Cast: Keanu Reeves, Halle Berry, Ian McShane, Lawrence Fishburne, Angelica Huston, Said Taghmaoui
Director: Chad Stahelski
Rating: * * * *
What’s with the Catholic subtext in this ultra-violent revenge thriller? After all, forgiveness is a principal adjurement. So, tempting as it is to employ adjectives like subversive, your reviewer will desist. Though not before pointing out that “parabellum” is a type of gun and also Latin for “If you want peace, prepare for war.” And that the titular protagonist has the tattoo of a cross on his back and gangsters desecrated a church with the storage of ill-begotten moolah in the first instalment of the series.
If chapters one and two provided adrenaline charged thrills, part three is high octane. And more. And I don’t know what the producers have in store for viewers in chapter four but stuntman turned director Chad Stahelski’s Parabellum is a hard act to follow.
This time around, bereaved Keanu Reeves is the target of practically every criminal/bounty hunter in town as he continues to slice, stab, shoot and kill in the most creative ways – A book! How could one forget the pencil? And the canines and other animals which serve the plot most admirably. “All this for a dog?” Wick’s foster mom of sorts (Angelica Huston) wants to know.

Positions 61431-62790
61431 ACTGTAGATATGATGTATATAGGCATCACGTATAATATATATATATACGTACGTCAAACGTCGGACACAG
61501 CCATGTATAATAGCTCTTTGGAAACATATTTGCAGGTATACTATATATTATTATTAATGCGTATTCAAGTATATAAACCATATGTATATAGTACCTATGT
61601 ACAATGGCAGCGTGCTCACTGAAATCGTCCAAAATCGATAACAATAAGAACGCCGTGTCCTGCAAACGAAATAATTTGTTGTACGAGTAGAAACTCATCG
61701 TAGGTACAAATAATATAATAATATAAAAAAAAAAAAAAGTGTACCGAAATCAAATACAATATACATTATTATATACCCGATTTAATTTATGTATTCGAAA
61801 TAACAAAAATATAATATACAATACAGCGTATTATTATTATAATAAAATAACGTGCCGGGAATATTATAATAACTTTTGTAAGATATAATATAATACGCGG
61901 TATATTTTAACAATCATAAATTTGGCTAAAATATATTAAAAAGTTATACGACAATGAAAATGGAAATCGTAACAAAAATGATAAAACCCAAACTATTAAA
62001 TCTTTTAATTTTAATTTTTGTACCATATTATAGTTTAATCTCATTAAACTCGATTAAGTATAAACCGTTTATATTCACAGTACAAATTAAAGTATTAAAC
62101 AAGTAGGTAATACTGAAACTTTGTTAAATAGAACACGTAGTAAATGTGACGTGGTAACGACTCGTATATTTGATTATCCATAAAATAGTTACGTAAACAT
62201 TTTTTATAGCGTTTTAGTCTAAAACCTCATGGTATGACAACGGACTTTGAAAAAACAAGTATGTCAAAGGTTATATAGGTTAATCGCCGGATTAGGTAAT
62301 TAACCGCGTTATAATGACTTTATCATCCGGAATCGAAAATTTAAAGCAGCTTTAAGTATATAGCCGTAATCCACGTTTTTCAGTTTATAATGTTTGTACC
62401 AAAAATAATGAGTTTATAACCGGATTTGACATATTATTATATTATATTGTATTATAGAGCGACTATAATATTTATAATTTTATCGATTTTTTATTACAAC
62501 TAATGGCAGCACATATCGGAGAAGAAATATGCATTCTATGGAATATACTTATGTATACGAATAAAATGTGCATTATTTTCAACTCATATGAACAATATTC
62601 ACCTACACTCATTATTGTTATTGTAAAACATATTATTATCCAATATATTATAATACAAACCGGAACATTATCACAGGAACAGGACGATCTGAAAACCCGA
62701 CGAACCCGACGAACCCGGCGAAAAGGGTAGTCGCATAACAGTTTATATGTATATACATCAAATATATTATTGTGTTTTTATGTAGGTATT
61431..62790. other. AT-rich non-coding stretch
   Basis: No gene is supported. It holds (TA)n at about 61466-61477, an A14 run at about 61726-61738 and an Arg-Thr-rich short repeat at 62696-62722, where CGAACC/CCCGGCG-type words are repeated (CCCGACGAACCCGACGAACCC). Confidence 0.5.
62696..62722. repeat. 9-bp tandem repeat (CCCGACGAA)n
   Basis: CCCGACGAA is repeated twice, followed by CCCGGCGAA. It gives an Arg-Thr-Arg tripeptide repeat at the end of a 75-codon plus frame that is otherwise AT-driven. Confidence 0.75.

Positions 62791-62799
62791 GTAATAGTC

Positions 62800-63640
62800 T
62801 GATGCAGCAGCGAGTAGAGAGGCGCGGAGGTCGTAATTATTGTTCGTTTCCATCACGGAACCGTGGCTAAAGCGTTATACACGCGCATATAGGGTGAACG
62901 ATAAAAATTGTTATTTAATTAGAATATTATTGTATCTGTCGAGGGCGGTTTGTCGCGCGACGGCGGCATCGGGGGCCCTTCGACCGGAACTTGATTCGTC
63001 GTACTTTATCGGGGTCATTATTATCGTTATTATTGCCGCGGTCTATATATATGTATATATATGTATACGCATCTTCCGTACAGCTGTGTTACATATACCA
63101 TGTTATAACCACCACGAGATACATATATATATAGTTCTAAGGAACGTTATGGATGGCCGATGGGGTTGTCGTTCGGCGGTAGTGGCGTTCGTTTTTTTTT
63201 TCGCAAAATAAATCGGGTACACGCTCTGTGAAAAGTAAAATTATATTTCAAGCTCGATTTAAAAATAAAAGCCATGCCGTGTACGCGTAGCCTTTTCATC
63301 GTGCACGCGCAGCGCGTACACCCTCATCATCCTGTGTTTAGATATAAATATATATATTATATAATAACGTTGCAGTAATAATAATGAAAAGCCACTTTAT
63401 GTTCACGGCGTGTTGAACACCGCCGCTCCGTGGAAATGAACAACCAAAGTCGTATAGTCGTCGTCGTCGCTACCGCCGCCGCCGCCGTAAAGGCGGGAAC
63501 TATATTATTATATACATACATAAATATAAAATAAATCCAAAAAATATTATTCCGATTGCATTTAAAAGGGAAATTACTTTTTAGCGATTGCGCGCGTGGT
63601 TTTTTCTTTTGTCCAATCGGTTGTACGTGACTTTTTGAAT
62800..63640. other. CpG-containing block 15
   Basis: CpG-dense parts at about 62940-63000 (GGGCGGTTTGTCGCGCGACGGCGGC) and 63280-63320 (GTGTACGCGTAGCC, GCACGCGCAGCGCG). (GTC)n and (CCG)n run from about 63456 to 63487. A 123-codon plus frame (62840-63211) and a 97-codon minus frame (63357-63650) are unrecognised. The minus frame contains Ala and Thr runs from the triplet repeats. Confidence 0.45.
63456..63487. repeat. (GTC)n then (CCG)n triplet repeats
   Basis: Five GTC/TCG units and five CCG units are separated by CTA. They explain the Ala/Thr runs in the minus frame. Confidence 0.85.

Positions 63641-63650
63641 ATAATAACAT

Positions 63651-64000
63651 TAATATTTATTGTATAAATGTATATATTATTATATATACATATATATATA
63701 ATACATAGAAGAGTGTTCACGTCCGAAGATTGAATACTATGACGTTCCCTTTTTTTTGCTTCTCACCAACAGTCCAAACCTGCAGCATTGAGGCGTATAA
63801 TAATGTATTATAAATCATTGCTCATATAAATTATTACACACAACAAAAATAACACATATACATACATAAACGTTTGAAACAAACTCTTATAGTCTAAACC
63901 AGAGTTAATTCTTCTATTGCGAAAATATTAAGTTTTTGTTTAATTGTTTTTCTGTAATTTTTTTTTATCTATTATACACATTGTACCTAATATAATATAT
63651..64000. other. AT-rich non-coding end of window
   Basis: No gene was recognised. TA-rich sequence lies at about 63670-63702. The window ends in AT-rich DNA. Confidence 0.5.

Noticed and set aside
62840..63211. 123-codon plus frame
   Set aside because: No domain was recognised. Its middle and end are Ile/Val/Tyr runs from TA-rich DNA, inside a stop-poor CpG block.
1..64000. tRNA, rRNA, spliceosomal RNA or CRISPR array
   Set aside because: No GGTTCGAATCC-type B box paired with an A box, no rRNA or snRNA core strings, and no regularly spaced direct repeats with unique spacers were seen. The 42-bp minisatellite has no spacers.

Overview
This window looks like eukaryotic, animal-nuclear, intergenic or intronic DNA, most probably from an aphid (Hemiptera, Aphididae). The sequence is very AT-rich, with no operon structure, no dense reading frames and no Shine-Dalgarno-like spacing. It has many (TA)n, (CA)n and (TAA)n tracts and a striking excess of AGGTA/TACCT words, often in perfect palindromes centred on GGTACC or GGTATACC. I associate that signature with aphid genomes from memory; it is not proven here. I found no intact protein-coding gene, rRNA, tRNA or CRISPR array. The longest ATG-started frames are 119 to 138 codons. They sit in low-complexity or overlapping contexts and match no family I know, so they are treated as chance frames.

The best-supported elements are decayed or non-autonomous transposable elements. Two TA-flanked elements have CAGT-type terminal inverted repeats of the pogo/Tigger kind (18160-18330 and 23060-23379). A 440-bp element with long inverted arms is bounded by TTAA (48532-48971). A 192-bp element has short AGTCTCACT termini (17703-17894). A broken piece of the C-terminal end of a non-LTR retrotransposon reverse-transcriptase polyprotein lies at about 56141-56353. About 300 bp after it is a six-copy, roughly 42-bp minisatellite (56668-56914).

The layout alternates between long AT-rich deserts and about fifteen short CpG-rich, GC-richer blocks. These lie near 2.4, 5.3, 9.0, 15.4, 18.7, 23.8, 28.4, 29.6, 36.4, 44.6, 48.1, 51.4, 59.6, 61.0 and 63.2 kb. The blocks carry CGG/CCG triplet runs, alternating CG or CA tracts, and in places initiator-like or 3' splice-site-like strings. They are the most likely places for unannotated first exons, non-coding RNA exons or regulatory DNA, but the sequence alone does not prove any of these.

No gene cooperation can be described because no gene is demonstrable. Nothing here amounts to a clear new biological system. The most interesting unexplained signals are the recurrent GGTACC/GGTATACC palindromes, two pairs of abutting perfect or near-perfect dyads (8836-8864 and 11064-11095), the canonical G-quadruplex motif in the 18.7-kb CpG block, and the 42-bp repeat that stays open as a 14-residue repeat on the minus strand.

Keanu’s stoic composure befits an emotionless assassin who embarks on an over the top killing spree but you wouldn’t complain, given the beauty, yes balletic beauty with which the action is choreographed. Superlatives are also apt for the cinematography (gorgeous), editing (crisp) and dare I reiterate, the action set pieces (stunning).
And it’s good to see the Indonesian martial arts exponents from The Raid as well as returnees like hotel manager Winston (Ian McShane) and the Bowery King (Laurence Fishburne). But oh, for some romance between Wick and dog lover Sofia (Halle Berry who looks desirable even with bad, bad hair).